With regards to the men (I refuse to use the word “gentlemen”) of this family, I beseech you to consider my words. Since Bow Street has discounted my concerns—likely due to their familiarity with the aforementioned brother who works with Bow Street—perhaps this public revelation will put pressure on the law to do the right thing. If nothing else, the opinion of society may deliver its own form of justice.

Sincerely yours,

A concerned neighbor

About the Book

The Stranger She Married

When her parents and only brother die within weeks of each other, Alicia and her younger sister are left in the hands of an uncle who has brought them all to financial and social ruin. Desperate to save her family from debtor’s prison, Alicia vows to marry the first wealthy man to propose. She meets the dashing Lord Amesbury, and her heart whispers that this is the man she is destined to love, but his tainted past may forever stand in their way. Her choices in potential husbands narrow to either a scarred cripple with the heart of a poet or a handsome rake with a deadly secret.

Cole Amesbury is tormented by his own ghosts and believes he is beyond redemption, yet he cannot deny his attraction for the girl whose genuine goodness touches the heart he’d thought long dead. He fears the scars in his soul cut so deeply that he may never be able to offer Alicia a love that is true. When yet another bizarre mishap threatens her life, Alicia suspects the seemingly unrelated accidents that have plagued her loved ones are actually a killer’s attempt to exterminate every member of her family. Despite the threat looming over her, learning to love the stranger she married may pose the greatest danger of all, a danger to her heart.

Excerpt:

As Cole looked down into Alicia Palmer’s face, he knew of a surety she was worth any risk. She touched him in a place he’d thought long dead.

A younger man wearing a saucy grin approached Miss Palmer. “Did you save me a dance, Lissie?”

Cole’s initial irritation for the man’s cheekiness faded to puzzlement. He knew him from somewhere. A vague unease arose.

When the young man’s gaze moved to Cole, he paled visibly. “You!”

Miss Palmer gasped. “Robert Palmer, where are your manners?”

Of course. Robert Palmer. From London. Cold dread trickled  across  his  heart  as  he  considered  the ramifications.

 Palmer pinned him with a dangerous glare. “Stay away from my cousin.”

“Your cousin?” Cole looked from him to the lovely Miss Palmer and understanding dawned. He cursed under his breath. He hadn’t been aware Armand Palmer had a sister. Not that he’d bothered to find out. The possible ramifications took a more serious turn.

Miss Palmer sent Cole a look of apology and turned to her cousin. “Robert, explain yourself.”

In a cold sweat, Cole waited for her condemning stare.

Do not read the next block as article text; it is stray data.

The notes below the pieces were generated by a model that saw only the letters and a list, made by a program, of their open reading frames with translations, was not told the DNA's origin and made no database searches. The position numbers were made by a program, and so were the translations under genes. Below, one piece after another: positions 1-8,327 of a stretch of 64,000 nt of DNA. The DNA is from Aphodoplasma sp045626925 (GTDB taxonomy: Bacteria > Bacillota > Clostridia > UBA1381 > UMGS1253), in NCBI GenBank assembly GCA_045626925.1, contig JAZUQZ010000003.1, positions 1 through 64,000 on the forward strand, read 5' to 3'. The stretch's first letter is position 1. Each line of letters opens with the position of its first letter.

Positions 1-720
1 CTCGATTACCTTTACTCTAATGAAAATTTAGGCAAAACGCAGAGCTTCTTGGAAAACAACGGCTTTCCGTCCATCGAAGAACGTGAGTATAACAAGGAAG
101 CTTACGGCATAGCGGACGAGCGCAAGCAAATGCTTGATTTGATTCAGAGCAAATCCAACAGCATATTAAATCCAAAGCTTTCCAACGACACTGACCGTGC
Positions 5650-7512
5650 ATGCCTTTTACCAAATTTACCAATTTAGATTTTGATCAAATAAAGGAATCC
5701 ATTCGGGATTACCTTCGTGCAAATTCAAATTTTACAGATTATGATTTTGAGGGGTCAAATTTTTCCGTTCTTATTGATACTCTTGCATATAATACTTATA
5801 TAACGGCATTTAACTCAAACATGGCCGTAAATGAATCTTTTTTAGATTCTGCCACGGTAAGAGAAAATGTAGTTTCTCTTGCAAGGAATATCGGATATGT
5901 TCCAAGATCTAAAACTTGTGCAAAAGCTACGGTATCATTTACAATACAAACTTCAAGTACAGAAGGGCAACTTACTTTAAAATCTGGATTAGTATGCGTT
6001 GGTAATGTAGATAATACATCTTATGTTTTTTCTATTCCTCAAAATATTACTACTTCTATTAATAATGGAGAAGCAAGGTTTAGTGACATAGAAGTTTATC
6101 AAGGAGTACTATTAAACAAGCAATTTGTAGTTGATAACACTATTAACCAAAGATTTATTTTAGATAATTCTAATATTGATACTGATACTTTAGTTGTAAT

Palmer trembled in rage. He spoke quietly, but each word shot through Cole like bullets fired at close range. “He’s the scoundrel who shot your twin.”

About the Author

Multi-award-winning author of more than twenty best-selling Regency Historical Romances, Donna Hatch is a hopeful romantic and an adventurer at heart. Each book she writes is filled with wit and heart and plenty of swoon-worthy romance. Donna sings, plays the harp, and loves to ballroom dance. Her family, including six children and two cats, recently left their native Arizona for the US Pacific coast. No matter where they live, she and her husband of over twenty years are proof that there truly is a happily ever after.

To find out more about this author and her books, visit her at:

Website: www.donnahatch.com

Blog: www.donnahatch.com/blog

Amazon Author Page: https://www.amazon.com/Donna-Hatch/e/B002BMG9KK/

Facebook: www.facebook.com/RomanceAuthorDonnaHatch

Book Bub: https://www.bookbub.com/profile/donna-hatch

Twitter: https://twitter.com/donnahatch

Pinterest : https://www.pinterest.com/donnahatch29/

Instagram: https://www.instagram.com/donnahatch.author/

Goodreads: https://www.goodreads.com/author/show/2072970.Donna_HatchAmazon Author Page: https://www.amazon.com/Donna-Hatch/e/B002BMG9KK

Servants Always Know

You can learn a lot in pubs and cafés. Your Teatime Tattler has long had a policy of lingering in such establishments on the fringe more posh neighborhoods—the sort of places servants might gather on their off days.

The Little Brown Hen Pub has been particularly useful lately. It seems one of our “better” squares, one populated by two earls, a wealthy baron, and a dowager duchess to name a few, has had an abundance of havey-cavey behavior lately—enough to make a debutante blush.

First off an upstairs maid from the Earl of W—’s house and a footman from Mr. M.C.’s both were at pains to tell our man on the spot about strange arrangements in the Earl of C—’s fashionable townhouse—he who came into his title just last summer.

servants

“Y’don’t see them servants here, do ya? They keep to themselves they do. Downright unfriendly,” complained the footman.